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The Principles of the United States Constitution.

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Presentation on theme: "The Principles of the United States Constitution."— Presentation transcript:


2 The Principles of the United States Constitution

3 What is the Constitution? Why did we need one?  Constitution: a written plan that provides the basic framework of a government  After witnessing Shay’s Rebellion, the delegates recognized the need for change. –A nation made up of many groups needs a strong central government

4 How did they create it?  The framers used seven principles (main ideas) to guide them. –Popular Sovereignty –Republicanism –Limited Government –Federalism –Separation of Powers –Checks and Balances –Individual Rights

5 Jump Start- 2012!!!!!!!!!!!!!!!!!!  Welcome Back! I hope you had a restful and FUN break.  Write down: –Person you were most excited to see over break –Best present you GAVE someone –Favorite present you received

6 Popular Sovereignty  Ultimate power and final authority is held by the citizens –“ We the people…”  A representative democracy lets the people elect leaders to make decisions for them.

7 Republicanism  People EXERCISE their power by voting for their political representatives  Representatives then have the power to make laws that govern the people

8 Limited Government  Government’s power is limited by the Constitution.  Government is NOT all powerful –The Constitution tells how leaders who overstep their power can be removed

9 Federalism  Power is divided between the national and state governments –Some powers are shared  The National Government has the “supreme power”

10 Separation of Powers  Power is divided between 3 branches –Legislative branch makes the laws –Executive branch carries out the laws –Judicial branch interprets the laws

11 Individual Rights  Personal liberties or privileges guaranteed to the citizens  The Framers wanted to create a national government that was effective and powerful, but which did not take away rights of people

12 Checks and Balances  Each branch has certain controls (checks) over the other 2 –Prevents the abuse of power in government

13 Can we change it? How do we change it? PROPOSING CHANGESAPPROVING CHANGES  Option 1: –Congress proposes an amendment –Needs a 2/3 vote in each house  Option 2: –2/3 of the state legislatures request a national convention –Congress calls the convention  Option 1: –Approved by ¾ of the state legislatures  Option 2: –Approved by ¾ of state conventions

14 Not everyone was happy…  After 9 states ratified the Constitution, it was official.  Some states believed that the Constitution did not do enough to protect the rights of the people.  They refused to ratify it until it contained a Bill of Rights.

15 Two Groups Emerged FEDERALISTS  James Madison, Alexander Hamilton, and John Jay –The Federalist Papers- written to answer criticisms of the Anti- Federalists  Supported the Constitution  Thought some powers should be taken from the states and given to the national government  Favored dividing power among 3 branches  Favored only one executive ANTI-FEDERALISTS  Opposed the Constitution  Thought the Constitution took too much power away from the states  Did not think it guaranteed rights for the people  Wanted to legislative to have more power than the executive  Feared that the executive might become a tyrant  Wanted a Bill of Rights added to the Constitution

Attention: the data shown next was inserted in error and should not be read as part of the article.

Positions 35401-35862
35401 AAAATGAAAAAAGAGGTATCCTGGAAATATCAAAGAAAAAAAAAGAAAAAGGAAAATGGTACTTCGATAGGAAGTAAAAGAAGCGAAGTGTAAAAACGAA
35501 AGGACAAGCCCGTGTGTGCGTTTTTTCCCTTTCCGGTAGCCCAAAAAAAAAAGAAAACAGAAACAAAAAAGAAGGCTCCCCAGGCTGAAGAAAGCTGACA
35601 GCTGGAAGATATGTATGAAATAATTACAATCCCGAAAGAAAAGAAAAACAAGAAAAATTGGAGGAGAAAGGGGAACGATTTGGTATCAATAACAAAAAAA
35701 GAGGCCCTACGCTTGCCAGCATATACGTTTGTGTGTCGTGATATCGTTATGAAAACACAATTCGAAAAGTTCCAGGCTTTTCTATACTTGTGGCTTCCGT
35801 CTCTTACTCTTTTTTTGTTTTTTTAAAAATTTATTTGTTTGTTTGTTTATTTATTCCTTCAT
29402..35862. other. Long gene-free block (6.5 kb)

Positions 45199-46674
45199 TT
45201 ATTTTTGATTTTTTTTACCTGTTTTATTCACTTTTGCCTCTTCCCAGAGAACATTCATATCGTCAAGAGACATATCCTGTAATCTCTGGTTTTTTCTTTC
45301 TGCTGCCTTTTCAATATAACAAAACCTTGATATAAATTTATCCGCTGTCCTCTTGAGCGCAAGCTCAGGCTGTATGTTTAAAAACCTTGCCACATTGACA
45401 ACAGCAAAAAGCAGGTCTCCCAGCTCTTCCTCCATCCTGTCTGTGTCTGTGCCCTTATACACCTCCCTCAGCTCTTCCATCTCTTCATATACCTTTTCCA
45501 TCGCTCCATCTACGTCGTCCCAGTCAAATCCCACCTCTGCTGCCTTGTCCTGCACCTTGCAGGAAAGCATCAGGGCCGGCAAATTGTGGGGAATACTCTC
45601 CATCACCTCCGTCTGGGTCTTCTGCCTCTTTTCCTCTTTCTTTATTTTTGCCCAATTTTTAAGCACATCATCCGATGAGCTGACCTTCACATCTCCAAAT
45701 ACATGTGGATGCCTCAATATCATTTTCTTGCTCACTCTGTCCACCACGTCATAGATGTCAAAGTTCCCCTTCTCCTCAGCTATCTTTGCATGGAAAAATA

16 Example of Popular Sovereignty  “We the people of the United States […] do ordain and establish this Constitution for the United States of America.” – Preamble  Amendment 14 expands the definition of citizenship  Amendments 19 and 26 expand suffrage to women and those 18 or older

17 Example of Republicanism  Bicameral (2 house) Congress where both houses are directly elected (Article I)  President and Vice President elected every 4 years (Article II)  National government guarantees each state “a republican form of government” (Article IV)

18 Example of Limited Government  Bill of Rights  Powers denied to Congress and the States (Article I Sections 9 and 10) –List of things they CANNOT do

19 Example of Federalism  Powers delegated to the national government (Article I Section 8)  Powers not delegated to the national government and not denied to the states are reserved to the states (10 th Amendment)

20 Example of Separation of Powers  Articles I, II, and III create the legislative, executive, and judicial branches and outline their duties and powers

21 Example of Checks and Balances  Congress can impeach officers from the other two branches (Article I)  Presidential veto (Article I)  President appoints judges to federal and Supreme Court (Article II)  Judicial Review (Marbury vs. Madison 1803)

22 Example of Individual Rights  Bill of Rights  Due process and equal protection from all laws (14 th Amendment)

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